Table 1: Overview of pay-price in New England up to July 2009
Profitability Of Organic Dairy
The profitability of organic milk production in the US has suffered along with the conventional dairies. Organic dairies still face high feed prices plus increases in energy and other overhead costs. The March 2009 ERS Monthly Milk Costs of Production estimates for conventional dairies in Wisconsin, Vermont, and New York were, on average, $21.54/cwt, $24.94/cwt, and $26.55/cwt, respectively. Organic dairies, on average, have higher production costs by about $5 to $7 more per cwt. Thus, implied production costs for organic dairies in the three States can be approximated at $27-29/cwt (Wisconsin), $30-32/cwt (Vermont), and $32-34/cwt (New York).
In 2009 pay prices for organic milk will average about $27.43/cwt. At current estimates of production costs, organic dairy farmers in Vermont and New York are losing about $4/cwt and $5/cwt, respectively. The average milk price paid to dairy farmers by the two largest organic processors in Wisconsin (Organic Valley and Horizon Farms) is currently $24.63/cwt. At that price, the average loss for Wisconsin organic dairy farmers is $3/cwt. Costs vary greatly across farms and production methods. Farms that rely more on purchased feed inputs can expect to see greater losses than farms that rely more on pasture-based feeds. Organic dairy farmers use fewer feed concentrates and more forage than conventional producers; however, the purchased feed they do use has a higher per unit cost since it must be certified organic feed. For example, prices published by USDA’s Agricultural Marketing Service at the beginning of May 2009 show Upper Midwest organic feed grade corn at about $7.48/bushel, yet conventional No. 2 yellow feed corn was about half the price, averaging $3.90/bushel in Chicago.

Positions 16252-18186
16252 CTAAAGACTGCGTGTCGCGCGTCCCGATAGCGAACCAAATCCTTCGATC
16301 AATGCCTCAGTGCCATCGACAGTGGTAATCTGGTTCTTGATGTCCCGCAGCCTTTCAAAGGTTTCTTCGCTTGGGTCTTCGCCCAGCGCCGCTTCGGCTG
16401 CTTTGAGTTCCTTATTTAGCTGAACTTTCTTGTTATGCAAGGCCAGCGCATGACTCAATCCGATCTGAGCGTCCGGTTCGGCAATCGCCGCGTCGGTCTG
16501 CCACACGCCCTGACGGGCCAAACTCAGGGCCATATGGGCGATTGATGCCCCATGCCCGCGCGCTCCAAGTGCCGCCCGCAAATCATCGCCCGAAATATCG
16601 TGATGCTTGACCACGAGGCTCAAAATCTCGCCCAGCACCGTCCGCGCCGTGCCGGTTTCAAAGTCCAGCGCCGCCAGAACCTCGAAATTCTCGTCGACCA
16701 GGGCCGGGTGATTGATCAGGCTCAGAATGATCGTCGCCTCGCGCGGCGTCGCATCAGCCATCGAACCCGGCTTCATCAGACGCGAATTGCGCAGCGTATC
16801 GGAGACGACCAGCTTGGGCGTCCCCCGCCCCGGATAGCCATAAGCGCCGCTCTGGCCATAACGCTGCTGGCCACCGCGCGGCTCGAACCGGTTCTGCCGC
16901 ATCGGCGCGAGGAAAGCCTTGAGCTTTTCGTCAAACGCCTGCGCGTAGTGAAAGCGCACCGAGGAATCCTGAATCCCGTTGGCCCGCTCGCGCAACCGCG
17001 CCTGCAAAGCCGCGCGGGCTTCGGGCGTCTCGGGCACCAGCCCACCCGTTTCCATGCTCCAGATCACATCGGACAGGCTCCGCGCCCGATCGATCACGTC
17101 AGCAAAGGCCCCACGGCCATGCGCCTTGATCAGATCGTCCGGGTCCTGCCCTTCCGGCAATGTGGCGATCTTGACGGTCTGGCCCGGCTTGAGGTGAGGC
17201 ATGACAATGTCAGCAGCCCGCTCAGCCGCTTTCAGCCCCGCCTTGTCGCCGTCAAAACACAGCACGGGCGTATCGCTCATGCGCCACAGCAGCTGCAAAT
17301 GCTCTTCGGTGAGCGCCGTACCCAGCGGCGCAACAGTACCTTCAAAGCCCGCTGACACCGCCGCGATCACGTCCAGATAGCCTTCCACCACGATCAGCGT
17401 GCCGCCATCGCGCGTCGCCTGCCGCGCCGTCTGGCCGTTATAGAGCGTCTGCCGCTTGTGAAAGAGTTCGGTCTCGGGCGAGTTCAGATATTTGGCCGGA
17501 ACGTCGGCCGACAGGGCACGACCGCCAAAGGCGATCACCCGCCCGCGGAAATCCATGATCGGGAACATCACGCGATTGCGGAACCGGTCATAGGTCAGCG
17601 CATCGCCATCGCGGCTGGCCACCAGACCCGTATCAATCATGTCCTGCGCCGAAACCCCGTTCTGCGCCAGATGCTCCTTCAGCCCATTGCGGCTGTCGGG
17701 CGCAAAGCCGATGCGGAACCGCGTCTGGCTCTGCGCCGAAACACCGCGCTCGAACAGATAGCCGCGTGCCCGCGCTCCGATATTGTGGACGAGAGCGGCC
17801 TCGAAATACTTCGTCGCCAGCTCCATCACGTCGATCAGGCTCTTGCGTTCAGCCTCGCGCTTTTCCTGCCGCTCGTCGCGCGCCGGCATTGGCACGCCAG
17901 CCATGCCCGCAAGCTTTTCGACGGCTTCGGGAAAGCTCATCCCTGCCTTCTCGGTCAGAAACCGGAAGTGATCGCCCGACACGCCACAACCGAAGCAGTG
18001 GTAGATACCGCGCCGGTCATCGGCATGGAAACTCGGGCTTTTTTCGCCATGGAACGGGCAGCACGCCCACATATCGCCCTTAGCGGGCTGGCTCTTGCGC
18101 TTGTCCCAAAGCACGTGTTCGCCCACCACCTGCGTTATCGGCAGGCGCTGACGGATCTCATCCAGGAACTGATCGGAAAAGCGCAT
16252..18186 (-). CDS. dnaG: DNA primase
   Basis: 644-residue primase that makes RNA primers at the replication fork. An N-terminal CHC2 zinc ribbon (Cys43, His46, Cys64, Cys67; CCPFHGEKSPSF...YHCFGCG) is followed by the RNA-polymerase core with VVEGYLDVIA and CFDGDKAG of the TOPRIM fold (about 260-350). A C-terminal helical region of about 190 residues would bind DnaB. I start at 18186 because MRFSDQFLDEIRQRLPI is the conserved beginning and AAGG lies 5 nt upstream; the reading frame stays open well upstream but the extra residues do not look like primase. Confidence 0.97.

The table below compares losses of conventional dairies with organic.
Maine and Vermont Organic Dairy Study Results for the 2008 Production Year
Over the past 5 years a joint project between NOFA and UVM Extension has examined the economics of organic dairy production in Vermont and Maine, with the study looking only at Vermont for the last 2 years. What they found is an agricultural sector that experienced a surge in profitability and prices in 2006 only to see those profits erode by 2009. The study involved developing balance sheets and accrual income statements from participating farms that were paid for their assistance.
For 2008, the 35 farms in the study averaged 67 cows, producing 13,438 lbs of milk per cow at an average price of $30.90 per cwt. There is quite a contrast of farms in the study, ranging from 257 cows to a low of 20 cows. However several of the smaller herds were the most profitable. There is also a contrast in milk per cow, ranging from 7789 lbs to 19,132 lbs of milk per cow showing a range of management practices and amount of grain being fed. Two herds in the study did not feed any grain, and these farms were not the lowest producing herds in the study.
The chart below gives an indication of the difference in profitability between organic and non-organic dairies in Vermont and Maine.